SRS has "blended down" weapons-usable HEU to make low enriched uranium (LEU), which has been converted to commercial reactor fuel for use by the Tennessee Valley Authority (TVA). Since March 2003, approximately 21 metric tons of highly enriched uranium has been blended down at SRS producing approximately 301 metric tons of low enriched uranium solution that has been shipped to TVA for use in its commercial reactors at Browns Ferry in Alabama and Sequoyah in Tennessee. This material is now providing electricity for homes throughout the Southeast.

HB Line has also produced Pu-238 for National Aeronautics and Space Administration. In 1995, SRS completed a five-year campaign to supply Pu-238 for NASA's Cassini mission. The unmanned expedition to the planet Saturn was launched October 13, 1997, and arrived at the ringed planet July 1, 2004, after a flawless flight.

Operations at SRS's K Area Complex (KAC) provide an interim safe storage location for much of DOE's excess Pu. New Pu facilities were built at SRS, under a Record of Decision issued by DOE in 2000. This makes SRS the nation's cornerstone of excess Pu management and disposition.

SRS assisted DOE in saving millions of taxpayer dollars through the safe receipt and storage of the excess Pu from the Rocky Flats Environmental Technology Site, SRS's FB Line, the Hanford Site, Lawrence Livermore National Laboratory (LLNL) and Los Alamos National Laboratory (LANL).

The KAC is DOE's only Special Nuclear Materials (SNM) storage facility designated for interim safe storage of Pu and HEU at SRS. The principal operations building formerly housed K Reactor, which produced nuclear materials to support the United States during the Cold War for nearly four decades. It was DOE's last operating production reactor, shutting down in 1992.

Significant security upgrades have been implemented in the KAC to ensure the continued safe storage of SNM until it can be dispositioned. A stabilization and repackaging capability can be added to the KAC in addition to the existing surveillance and storage capacity in order, to further enhance DOE's ability to manage excess Pu and other SNM until a final disposition path is achieved.

Used nuclear fuel (UNF) from the Site's production reactors, and from domestic and foreign research reactor programs, is currently stored at the L Area Complex (LAC), awaiting final disposition. Since 1996, LAC has received over 10,000 UNF assemblies in approximately 500 casks from off-site sources. Fuel types include uranium-aluminum alloys, uranium oxides and silicides, and others that vary in uranium enrichment between 19 and 93.5 percent uranium 235.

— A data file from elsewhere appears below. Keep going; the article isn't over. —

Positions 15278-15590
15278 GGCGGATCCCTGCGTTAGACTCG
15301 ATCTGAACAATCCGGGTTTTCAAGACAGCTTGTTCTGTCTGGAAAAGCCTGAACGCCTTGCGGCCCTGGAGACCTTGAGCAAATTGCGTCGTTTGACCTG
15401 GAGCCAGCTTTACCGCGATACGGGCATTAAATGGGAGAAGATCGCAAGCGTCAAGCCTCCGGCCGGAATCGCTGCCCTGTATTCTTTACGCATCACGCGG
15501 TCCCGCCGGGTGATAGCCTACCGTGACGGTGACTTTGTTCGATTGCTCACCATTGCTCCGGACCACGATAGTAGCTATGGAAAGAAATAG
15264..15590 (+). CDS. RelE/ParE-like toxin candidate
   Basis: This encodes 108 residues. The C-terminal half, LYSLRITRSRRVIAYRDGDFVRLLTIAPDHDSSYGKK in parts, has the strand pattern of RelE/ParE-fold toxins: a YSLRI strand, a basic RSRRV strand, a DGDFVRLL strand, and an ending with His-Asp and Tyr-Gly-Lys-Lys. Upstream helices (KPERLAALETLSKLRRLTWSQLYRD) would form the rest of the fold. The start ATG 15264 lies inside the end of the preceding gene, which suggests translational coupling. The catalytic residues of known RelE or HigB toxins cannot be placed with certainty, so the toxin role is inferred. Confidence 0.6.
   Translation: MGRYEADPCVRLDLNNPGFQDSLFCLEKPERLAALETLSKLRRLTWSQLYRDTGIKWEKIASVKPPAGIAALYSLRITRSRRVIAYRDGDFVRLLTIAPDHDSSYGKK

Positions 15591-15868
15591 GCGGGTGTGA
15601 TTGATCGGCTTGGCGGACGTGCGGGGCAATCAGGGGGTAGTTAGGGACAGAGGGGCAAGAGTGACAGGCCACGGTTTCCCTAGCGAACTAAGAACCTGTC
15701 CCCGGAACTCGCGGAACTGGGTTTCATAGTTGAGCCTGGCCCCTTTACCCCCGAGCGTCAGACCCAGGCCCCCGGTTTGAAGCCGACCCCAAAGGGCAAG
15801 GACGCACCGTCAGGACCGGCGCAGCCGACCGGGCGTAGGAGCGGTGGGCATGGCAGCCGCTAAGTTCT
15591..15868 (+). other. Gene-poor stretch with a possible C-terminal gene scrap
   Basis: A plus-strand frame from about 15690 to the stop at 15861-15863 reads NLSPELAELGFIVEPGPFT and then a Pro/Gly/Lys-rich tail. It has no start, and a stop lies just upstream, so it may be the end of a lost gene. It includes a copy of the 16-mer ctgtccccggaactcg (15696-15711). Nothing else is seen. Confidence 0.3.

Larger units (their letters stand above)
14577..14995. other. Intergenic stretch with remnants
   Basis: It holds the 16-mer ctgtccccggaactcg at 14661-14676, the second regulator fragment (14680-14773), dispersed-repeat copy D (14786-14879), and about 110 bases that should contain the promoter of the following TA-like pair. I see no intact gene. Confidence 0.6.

Nuclear material production produced unusable by-products, such as radioactive waste. About 36 million gallons of radioactive liquid waste are stored in 49 underground tanks. Defense Waste Processing Facility (DWPF) is processing the high-activity waste, encapsulating radioactive elements in borosilicate glass, a stable storage form. Since DWPF began operations in March 1996, more than 10 million pounds of radioactive glass has been produced.

Much of the liquid waste in the tanks is being separated as relatively low-level radioactive salt solution through a new, innovative approach to waste removal, called the Actinide Removal Process and Modular Caustic Side Solvent Exaction Unit. These facilities treat, decontaminate and disposition radioactive salt waste removed from SRS storage tanks, sending the higher activity waste to DWPF. The facilities use the same unit processes as those in the SRS Salt Waste Processing Facility, which is now under construction and is targeted for operations by 2015. The SWPF will provide high volume, highly efficient treatment capacity for longer term salt processing at SRS.

Low-level salt waste from salt treatment processing is sent to the Saltstone Production Facility, where it is mixed with cement, ash and furnace slag and poured into permanent concrete vaults for safe disposal at the Saltstone Disposal Facility. SRS is the first site in the DOE Complex to disposition salt waste.

SRS waste tanks have provided nearly 50 years of safe storage for nuclear waste. Removing waste from the tanks will allow for permanent closure of the Site's high-level waste tanks, a high priority for DOE. Four waste tanks presently are being prepared for closure.